Due to a dramatic decrease in the population of forest tent caterpillar this year (due to predation by friendly flies), mortality due to TLCB is expected to decrease as well.


Picture of Oak Dieback.
Bronze birch borer
Dieback and mortality of birch were also noticed in Lincoln, Oneida and Vilas counties this summer. Many of these trees were infested with another native wood borer, the bronze birch borer (Agrilus anxius). Adult beetles prim a r i l y attack birches that are weakened or stressed by drought, old age, insect defoliation, soil compaction, or a stem or root injury. Attacked birches in northern Wisconsin were weakened by repeated years of heavy defoliation by the forest tent caterpillar. As with the two-lined chestnut borer, the drop in forest tent caterpillar populations this year will probably mean increased survival of birches.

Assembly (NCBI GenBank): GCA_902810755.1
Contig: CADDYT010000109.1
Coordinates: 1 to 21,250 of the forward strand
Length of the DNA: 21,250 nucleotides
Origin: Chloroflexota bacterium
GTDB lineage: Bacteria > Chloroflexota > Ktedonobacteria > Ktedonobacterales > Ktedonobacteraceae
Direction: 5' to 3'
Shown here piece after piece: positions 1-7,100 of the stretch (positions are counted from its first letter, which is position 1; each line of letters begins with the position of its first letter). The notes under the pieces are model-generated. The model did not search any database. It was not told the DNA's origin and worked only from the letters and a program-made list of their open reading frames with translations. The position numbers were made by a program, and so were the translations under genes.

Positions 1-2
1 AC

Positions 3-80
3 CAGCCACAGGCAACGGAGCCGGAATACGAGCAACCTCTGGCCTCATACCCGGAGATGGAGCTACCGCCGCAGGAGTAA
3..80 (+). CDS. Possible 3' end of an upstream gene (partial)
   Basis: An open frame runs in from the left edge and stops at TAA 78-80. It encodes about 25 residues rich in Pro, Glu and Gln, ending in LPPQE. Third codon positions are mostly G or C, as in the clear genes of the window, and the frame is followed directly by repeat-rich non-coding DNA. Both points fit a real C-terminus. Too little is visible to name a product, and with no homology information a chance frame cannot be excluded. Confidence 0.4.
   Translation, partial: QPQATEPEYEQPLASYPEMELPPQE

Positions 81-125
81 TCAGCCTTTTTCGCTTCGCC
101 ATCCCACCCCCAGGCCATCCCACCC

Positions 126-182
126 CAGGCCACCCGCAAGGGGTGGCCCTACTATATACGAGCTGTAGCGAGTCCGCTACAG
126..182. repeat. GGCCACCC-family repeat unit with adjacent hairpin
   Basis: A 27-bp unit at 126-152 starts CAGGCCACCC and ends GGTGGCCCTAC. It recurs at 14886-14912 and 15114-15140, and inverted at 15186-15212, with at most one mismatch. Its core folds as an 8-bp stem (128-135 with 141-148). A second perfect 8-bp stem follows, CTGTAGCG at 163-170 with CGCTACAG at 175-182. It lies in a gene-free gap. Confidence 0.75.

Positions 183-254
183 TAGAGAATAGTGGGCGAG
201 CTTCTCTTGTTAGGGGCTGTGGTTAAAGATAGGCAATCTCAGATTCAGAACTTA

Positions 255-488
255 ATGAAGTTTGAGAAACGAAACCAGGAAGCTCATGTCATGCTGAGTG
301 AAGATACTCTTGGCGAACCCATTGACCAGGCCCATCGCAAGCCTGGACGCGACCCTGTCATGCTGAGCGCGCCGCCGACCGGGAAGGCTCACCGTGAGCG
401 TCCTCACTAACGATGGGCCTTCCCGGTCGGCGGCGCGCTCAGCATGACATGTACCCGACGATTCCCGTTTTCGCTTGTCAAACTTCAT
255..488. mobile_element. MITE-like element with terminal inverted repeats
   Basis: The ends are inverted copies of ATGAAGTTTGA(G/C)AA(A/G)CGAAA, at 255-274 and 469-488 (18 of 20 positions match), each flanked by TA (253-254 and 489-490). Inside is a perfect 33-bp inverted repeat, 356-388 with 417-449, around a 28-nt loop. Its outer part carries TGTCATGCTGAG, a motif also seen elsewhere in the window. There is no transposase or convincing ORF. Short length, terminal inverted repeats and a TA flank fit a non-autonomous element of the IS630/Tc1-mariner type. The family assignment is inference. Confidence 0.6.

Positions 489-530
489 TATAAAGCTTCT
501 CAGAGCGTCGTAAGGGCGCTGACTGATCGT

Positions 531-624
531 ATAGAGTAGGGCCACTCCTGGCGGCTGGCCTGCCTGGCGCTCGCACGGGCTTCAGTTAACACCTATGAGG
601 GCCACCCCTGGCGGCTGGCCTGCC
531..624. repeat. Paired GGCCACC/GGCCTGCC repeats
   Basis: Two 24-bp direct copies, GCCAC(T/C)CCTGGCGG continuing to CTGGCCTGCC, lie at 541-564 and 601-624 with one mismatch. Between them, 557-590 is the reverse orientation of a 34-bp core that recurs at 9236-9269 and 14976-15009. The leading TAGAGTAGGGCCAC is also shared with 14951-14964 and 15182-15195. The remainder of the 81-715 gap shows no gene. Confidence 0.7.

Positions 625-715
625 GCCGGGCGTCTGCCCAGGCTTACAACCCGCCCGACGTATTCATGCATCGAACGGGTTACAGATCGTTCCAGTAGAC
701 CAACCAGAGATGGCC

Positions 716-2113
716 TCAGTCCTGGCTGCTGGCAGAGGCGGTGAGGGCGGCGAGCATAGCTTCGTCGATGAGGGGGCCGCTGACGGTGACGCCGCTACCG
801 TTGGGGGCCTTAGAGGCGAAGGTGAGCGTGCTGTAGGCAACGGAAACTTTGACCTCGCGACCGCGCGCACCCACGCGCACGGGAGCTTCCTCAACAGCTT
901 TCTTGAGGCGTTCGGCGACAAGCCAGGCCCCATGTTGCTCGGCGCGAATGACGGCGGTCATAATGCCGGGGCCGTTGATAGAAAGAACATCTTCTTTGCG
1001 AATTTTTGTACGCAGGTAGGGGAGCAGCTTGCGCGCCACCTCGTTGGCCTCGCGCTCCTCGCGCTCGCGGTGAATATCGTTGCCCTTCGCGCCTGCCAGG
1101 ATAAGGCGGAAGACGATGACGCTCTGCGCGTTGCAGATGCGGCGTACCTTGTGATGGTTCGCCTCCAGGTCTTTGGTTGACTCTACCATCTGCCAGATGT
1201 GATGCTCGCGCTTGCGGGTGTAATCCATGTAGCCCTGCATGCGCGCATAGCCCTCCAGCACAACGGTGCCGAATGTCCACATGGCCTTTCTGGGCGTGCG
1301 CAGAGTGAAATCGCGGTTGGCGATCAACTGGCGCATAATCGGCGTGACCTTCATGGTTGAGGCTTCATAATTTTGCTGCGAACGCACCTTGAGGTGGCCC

Photo of adult Bronze Birch Borer and exit holes.
Tubakia Leaf Disease
widespread on Bur and White oak
A leaf disease caused by the fungus Tubakia dryina, has recently been observed infecting bur and white oak throughout southern Wisconsin. Bur oaks are more commonly infected; white oaks Photo of tree infected with Tubakia Leaf Disease.are only occasionally infected. This disease has been observed on an annual basis for many decades but has increased in incidence and severity during the last 3 years.